Some will apply the Nuremberg trials’ dogma about the absolute obligation to refuse to obey any immoral command. However, as related about Bishop Joseph Bambera before he became a bishop, there was never a doubt that “Father Ned” — the Rev. Robert Gibson — was to be removed from pastoral ministry. That was done — the question was what to do with him afterwards.

The policy of former Bishop James Timlin was not to inform police, to send the cleric to a treatment facility and reassign the cleric, once “rehabilitated.” Bambera, as vicar of clergy, had to follow that policy.

Note that not all domestic abuse or use of opioids, for instance, are reported to police today, inasmuch as families often prefer to address things in-house. Back in 1995, wayward priests were considered “sinners” or “sick” more than “criminals” hence Bambera said under oath, “… I could have done more,” which implies that he did something.

Sadly, even resigning would not have changed policy then, although these steps have now been totally rejected by the Dallas Accord of 2002. None of this lessens the heinous crime or repairs the injury done, but there is a human urge to affix blame to those who knew about the evil.

We certainly would not hold the abused children culpable for silence toward parents or authorities, which means we turn to people who learned of abuse after-the-fact, although they are only indirectly involved. Does legal punishment of Bambera’s indirect culpability serve the common good? No doubt, some will say “yes,” and others “no.” But since the bishop is a man of faith, the greatest punishment may be the enduring guilt he already bears on his conscience.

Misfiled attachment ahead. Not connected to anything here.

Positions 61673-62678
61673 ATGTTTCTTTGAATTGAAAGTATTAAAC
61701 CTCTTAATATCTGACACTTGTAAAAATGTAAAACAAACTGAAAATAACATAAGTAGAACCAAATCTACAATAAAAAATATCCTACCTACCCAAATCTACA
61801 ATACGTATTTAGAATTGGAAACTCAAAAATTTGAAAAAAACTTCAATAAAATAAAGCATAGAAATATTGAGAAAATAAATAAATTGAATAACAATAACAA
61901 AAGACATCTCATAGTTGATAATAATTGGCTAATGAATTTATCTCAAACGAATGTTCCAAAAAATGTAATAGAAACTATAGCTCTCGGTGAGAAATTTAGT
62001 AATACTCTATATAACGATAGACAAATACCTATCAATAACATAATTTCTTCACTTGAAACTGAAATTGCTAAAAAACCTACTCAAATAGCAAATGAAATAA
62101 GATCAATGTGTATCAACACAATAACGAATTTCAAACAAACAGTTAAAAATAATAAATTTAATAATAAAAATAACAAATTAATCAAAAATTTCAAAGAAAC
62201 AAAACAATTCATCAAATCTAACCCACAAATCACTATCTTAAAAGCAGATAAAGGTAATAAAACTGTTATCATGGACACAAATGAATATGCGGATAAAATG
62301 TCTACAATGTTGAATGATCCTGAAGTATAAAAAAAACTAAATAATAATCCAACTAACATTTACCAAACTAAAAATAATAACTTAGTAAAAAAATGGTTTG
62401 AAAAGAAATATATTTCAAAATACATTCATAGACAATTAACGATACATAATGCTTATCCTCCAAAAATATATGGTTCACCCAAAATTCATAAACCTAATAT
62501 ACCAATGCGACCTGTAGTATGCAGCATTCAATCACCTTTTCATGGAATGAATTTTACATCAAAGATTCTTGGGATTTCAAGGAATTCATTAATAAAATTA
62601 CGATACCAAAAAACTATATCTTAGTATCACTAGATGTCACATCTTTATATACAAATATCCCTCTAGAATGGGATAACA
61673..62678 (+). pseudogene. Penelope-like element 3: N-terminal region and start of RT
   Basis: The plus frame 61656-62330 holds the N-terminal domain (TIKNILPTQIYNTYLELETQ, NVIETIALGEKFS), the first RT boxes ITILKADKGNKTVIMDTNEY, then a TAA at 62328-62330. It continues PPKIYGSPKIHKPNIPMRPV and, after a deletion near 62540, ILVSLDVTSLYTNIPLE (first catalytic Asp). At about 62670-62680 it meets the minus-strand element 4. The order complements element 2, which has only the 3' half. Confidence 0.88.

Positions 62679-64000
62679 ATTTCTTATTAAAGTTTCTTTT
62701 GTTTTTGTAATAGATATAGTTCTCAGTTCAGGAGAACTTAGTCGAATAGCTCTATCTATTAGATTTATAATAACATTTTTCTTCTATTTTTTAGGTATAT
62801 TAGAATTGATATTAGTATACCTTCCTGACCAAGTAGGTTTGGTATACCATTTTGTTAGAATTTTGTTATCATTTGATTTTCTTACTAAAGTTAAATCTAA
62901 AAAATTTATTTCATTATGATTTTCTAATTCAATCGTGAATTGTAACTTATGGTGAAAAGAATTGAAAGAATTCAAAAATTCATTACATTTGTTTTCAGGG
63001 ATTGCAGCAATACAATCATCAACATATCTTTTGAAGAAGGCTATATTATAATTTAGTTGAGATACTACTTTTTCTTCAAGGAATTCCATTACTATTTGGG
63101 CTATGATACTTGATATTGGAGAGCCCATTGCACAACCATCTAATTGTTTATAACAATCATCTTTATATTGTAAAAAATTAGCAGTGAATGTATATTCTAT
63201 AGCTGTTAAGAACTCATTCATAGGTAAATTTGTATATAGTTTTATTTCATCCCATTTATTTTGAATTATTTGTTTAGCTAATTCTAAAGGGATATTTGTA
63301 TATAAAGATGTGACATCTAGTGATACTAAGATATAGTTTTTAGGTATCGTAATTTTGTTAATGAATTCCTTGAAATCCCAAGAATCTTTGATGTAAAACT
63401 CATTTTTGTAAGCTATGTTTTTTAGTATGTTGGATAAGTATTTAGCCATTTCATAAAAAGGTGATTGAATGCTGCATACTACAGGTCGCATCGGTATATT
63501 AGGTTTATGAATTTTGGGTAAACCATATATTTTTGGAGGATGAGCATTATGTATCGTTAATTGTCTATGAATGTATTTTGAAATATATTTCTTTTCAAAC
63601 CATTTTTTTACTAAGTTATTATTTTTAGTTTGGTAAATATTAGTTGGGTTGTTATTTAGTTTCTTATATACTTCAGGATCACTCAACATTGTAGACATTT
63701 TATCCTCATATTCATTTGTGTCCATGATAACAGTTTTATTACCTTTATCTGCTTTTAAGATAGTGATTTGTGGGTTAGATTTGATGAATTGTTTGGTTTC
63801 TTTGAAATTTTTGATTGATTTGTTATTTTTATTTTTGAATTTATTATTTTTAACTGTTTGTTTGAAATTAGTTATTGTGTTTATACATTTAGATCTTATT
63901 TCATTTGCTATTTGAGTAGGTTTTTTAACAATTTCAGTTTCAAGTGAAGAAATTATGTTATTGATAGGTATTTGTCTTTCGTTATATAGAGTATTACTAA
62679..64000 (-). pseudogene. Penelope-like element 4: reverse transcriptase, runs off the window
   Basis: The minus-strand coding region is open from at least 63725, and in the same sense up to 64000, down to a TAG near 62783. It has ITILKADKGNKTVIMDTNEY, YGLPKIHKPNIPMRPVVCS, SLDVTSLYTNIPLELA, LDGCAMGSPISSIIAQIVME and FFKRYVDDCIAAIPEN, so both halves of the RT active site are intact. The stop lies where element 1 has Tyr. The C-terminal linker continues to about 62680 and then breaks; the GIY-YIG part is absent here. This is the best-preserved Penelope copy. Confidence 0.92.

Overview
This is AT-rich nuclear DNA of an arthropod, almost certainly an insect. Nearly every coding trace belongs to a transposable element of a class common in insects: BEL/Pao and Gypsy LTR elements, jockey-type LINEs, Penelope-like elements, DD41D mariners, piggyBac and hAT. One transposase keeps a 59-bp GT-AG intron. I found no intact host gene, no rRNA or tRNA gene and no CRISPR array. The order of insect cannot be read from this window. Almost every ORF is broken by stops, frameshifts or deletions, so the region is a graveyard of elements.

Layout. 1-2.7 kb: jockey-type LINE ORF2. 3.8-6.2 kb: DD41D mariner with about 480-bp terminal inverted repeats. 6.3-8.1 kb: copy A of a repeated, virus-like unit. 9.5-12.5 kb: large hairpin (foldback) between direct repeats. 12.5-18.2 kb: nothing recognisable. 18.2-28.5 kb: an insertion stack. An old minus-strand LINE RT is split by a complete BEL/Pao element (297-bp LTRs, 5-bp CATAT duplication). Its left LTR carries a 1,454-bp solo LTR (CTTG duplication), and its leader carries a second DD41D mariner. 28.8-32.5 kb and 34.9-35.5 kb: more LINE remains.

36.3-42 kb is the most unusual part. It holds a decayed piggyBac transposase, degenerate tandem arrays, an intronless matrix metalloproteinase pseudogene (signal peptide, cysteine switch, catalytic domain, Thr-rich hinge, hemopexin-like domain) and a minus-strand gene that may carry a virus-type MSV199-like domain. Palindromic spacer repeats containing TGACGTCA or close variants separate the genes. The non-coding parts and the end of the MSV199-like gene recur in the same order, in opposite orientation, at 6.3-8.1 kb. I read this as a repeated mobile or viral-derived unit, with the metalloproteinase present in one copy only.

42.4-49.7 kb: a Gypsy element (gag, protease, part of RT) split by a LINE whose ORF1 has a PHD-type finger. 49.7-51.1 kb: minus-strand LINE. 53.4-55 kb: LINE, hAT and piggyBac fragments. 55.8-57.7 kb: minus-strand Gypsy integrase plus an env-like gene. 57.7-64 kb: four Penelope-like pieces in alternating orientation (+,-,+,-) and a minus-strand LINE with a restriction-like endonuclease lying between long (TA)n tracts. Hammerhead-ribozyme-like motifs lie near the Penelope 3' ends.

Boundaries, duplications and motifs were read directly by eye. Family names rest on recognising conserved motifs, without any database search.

ANTHONY M. STEVENS-ARROYO

EAST STROUDSBURG

 

Philistine bravado

Editor: The attitude of “I am the state” refers to Richard Nixon’s megalomaniac conduct during his presidency, conduct that in some quarters was viewed as treasonable.

Such thinking seems eerily appropriate when applied to the present occupant of the White House. President Trump is an utter embarrassment, not just to the United States, but to the concept of America’s role on the world stage, its sense of justice, social fabric and the safety of Americans abroad.

These are not the best of times to travel the world with a U.S. passport, unless travelers have no objection to being the object of ridicule or pity from foreigners.

Our Washington-based spineless version of elected officials stand by while Trump struts his stuff in the manner of historical examples of his ilk who attempted to dismantle the constitutional apparatus that has served civil society so well.

The midterm elections must show Washington that the philistine bravado of Trump, his acolytes and sycophants has run its course. Unless a new generation of fresh voters chooses to act, Trump will prevail and widen the differences between “us” and “them.”

Meanwhile, House Democratic Leader Nancy Pelosi and chums, with no viable leader so far in sight, practice the familiar routine of hand-wringing, breast-beating and teeth-gnashing in anticipation of yet another lost opportunity to do this country a service, cunningly disguised as a pretense of opposition.

MIKE CARTON

CARBONDALE